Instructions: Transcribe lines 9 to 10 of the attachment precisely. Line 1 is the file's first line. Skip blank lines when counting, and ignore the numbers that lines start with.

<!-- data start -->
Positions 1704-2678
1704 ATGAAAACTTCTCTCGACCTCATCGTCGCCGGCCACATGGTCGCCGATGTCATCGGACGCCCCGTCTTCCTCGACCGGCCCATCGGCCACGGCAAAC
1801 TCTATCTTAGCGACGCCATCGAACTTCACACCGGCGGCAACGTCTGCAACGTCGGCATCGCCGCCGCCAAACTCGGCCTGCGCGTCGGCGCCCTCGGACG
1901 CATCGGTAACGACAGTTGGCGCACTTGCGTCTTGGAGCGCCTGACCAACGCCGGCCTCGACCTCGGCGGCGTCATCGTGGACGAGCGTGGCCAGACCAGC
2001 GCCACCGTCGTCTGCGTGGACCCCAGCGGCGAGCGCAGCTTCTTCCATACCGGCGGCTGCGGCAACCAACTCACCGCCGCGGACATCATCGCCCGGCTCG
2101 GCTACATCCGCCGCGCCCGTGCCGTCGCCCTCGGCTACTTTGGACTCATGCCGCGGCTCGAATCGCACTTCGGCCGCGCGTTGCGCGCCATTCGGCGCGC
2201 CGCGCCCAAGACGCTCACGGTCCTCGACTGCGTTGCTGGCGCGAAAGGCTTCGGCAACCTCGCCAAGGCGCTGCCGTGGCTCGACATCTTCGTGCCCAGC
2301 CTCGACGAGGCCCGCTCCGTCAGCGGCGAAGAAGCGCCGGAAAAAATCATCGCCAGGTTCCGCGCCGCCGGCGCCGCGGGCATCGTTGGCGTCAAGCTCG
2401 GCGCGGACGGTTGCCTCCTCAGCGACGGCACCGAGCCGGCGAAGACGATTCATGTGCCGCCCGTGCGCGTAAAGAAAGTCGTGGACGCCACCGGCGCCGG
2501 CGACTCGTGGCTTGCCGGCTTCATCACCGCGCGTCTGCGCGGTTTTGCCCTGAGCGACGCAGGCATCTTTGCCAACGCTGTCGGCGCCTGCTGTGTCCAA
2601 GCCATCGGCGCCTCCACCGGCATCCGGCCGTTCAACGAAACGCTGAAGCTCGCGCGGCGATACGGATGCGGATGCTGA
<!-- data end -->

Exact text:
2401 GCGCGGACGGTTGCCTCCTCAGCGACGGCACCGAGCCGGCGAAGACGATTCATGTGCCGCCCGTGCGCGTAAAGAAAGTCGTGGACGCCACCGGCGCCGG
2501 CGACTCGTGGCTTGCCGGCTTCATCACCGCGCGTCTGCGCGGTTTTGCCCTGAGCGACGCAGGCATCTTTGCCAACGCTGTCGGCGCCTGCTGTGTCCAA